Job Title: Project Manager - Civil Engineer
Type of Company: My company provides transportation design services for developers and state agencies.
Education: BS, Civil Engineering, UMass-Lowell
Previous Experience: After graduation, I worked on the Central Artery Project in Boston, also known as "The Big Dig." I then moved on to highway and railroad design for a Boston-based company.
Job Tasks: I am a civil engineer for a transportation design firm. We analyze traffic for a proposed development and determine what improvements our client needs to make to the roadway to accommodate additional traffic. Most projects require roadway widening and traffic signals.
I design the roadway improvements. My job requires me to be proficient at AutoCadd/ Landdesktop which is a computer design program, that speeds the design of improvement plans. The program is capable of analyzing the existing topography (provided by a surveyor). I use this information to lay out new roadways and to furnish a set of design plans to be reviewed by the applicable state and city agencies. A typical set of plans can include construction plans, striping plans, roadway profiles, roadway cross-sections, and construction details. During the design process there are many factors I have to consider, including how much land we have to widen the road on, the location of neighboring wetlands and site topography.
I am also responsible for providing cost estimates. Every project includes a significant amount of coordination with utility companies, state agencies, city officials, local boards and conservation commissions and, of course, the client. Everything we design must conform to state and federal standards.
On a typical day I will spend about 6 hours on my computer designing roadways. The rest of my time is spent talking to clients about the project and consulting with co-workers about my design.
Best and Worst Parts of the Job: The best part of my job is the satisfaction I derive from seeing my projects built. Our firm also provides construction services. This means I get to be a part of the construction of the project as well as seeing the finished project. I also enjoy solving problems and with every job there are innumerable problems that we have to overcome.
The worst part of the job is waiting for projects to be reviewed by state and city agencies. The process can often be a long one. It is also disheartening when negative comments by the reviewers come in.
Job Tips: Engineering is a very broad field. If you don't like the field you first choose when you're in college, it is easy to switch before your sophomore year.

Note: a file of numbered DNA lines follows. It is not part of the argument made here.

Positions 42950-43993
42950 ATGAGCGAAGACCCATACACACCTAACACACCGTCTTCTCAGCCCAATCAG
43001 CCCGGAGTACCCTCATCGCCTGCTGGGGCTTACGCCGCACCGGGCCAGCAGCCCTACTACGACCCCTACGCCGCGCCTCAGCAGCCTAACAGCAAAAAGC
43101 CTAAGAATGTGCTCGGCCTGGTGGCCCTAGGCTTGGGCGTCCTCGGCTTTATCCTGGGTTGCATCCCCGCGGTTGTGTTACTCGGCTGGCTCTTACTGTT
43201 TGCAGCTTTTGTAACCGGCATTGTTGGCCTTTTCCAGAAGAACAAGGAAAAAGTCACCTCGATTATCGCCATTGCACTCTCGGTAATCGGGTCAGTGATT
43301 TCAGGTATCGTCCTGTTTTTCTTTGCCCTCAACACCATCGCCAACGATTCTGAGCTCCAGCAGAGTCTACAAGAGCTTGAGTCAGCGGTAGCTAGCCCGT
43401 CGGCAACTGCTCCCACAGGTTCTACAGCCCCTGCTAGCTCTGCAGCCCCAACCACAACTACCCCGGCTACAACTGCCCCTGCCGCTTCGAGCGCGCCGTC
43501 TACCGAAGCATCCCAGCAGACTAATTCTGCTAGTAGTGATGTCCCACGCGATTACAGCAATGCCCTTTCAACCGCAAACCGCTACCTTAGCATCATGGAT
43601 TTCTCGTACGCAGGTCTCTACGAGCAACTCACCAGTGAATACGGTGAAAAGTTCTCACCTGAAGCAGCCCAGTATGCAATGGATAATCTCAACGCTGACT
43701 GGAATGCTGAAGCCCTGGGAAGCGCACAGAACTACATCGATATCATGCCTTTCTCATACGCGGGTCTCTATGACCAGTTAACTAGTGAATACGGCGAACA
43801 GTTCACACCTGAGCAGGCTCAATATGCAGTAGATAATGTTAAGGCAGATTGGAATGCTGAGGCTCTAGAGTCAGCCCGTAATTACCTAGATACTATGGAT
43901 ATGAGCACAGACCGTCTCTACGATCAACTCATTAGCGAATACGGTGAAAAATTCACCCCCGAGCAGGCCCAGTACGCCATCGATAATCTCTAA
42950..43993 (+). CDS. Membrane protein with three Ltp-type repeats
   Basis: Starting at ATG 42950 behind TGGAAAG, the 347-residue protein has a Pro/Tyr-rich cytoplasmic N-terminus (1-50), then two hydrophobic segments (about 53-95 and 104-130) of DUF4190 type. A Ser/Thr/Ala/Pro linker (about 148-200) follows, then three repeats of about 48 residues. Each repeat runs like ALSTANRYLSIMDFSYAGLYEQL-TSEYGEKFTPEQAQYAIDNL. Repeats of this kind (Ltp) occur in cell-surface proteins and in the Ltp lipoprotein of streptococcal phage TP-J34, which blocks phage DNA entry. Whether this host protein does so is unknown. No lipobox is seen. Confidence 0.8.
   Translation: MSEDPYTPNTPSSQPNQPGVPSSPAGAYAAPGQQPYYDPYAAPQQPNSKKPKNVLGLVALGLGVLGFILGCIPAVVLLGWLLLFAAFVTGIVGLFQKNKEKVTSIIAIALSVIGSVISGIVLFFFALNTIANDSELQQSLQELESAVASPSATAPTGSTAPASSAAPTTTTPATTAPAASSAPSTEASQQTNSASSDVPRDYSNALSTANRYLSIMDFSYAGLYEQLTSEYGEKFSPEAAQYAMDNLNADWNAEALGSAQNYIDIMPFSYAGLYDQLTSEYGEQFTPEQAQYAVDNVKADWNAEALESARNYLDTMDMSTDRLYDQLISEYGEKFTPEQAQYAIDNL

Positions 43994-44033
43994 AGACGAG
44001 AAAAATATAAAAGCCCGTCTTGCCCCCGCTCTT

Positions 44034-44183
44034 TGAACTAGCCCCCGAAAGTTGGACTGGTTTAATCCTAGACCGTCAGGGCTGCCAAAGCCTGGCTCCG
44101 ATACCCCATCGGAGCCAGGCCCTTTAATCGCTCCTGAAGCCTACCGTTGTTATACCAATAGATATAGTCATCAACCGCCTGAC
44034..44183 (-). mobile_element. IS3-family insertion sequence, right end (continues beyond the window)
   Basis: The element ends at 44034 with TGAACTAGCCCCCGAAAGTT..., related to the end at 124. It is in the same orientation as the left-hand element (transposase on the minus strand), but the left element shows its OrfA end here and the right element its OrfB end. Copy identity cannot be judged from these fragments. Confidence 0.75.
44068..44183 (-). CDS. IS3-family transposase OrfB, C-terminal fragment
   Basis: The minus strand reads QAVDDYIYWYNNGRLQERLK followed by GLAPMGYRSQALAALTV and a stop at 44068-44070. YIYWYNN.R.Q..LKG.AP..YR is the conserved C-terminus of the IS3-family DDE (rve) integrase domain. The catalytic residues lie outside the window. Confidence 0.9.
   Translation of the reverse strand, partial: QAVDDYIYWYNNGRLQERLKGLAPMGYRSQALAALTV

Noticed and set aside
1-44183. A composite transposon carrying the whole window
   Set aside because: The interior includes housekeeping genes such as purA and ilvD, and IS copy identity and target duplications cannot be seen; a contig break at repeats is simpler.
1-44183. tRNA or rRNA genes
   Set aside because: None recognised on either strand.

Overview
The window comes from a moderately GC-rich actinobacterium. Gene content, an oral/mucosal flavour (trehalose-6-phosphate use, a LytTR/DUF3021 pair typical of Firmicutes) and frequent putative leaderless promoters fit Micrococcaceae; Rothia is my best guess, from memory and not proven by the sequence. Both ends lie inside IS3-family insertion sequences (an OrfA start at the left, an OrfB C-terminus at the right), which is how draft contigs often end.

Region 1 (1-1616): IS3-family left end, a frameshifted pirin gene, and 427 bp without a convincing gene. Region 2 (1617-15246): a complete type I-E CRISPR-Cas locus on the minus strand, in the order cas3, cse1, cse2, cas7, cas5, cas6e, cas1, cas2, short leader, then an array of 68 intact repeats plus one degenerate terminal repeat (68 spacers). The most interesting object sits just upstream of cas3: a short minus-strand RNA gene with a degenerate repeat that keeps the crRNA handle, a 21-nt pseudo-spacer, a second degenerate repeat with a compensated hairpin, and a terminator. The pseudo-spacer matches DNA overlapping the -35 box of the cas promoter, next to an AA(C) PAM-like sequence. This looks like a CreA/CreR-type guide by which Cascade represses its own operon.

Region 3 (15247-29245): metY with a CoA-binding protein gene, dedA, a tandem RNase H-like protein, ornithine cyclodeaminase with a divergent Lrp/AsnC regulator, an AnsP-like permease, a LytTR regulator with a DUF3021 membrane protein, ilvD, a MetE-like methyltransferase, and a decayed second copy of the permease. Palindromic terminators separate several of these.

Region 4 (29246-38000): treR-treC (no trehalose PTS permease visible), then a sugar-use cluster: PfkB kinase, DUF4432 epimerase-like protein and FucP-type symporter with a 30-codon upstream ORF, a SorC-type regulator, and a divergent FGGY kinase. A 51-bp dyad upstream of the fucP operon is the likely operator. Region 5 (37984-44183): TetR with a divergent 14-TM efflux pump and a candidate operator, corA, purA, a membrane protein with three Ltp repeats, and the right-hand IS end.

Work in jobs that you think you are interested in while still in school. That way you can determine if they're the right fit.
Stick with the program. It's tough getting through the first couple of years in school.
Additional Thoughts: Visit an engineering school and investigate its various disciplines. I did and it helped me decide which discipline I wanted to enter. Speak to other engineers and see what they think about their chosen profession.
These schools offer particularly quick info upon request, and we have written detailed profiles for each (click school names to see the profiles).
Request info from multiple schools, by clicking the Request Info links.
A degree from CTU connects you to what matters most: powerful professional network, real-world professional faculty and innovative technology. Once you earn your degree you hit the ground running.
With an education from an Art Institutes school, imagine what you could create.
San Joaquin Valley College - A Private Junior College.
Liberty University provides a world-class education with a solid Christian foundation, equipping men and women with the values, knowledge, and skills essential for success in every aspect of life.
The inside stories from people actually working in the field.
Click a story title to show the story, and click the title again to hide it.
Career Stories are concise, real-world career overviews written by people relating their personal career experiences and wisdom. They provide invaluable insights and mentoring advice to students and career changers.
Most stories include:
Please also see our detailed information about Civil Engineers, including: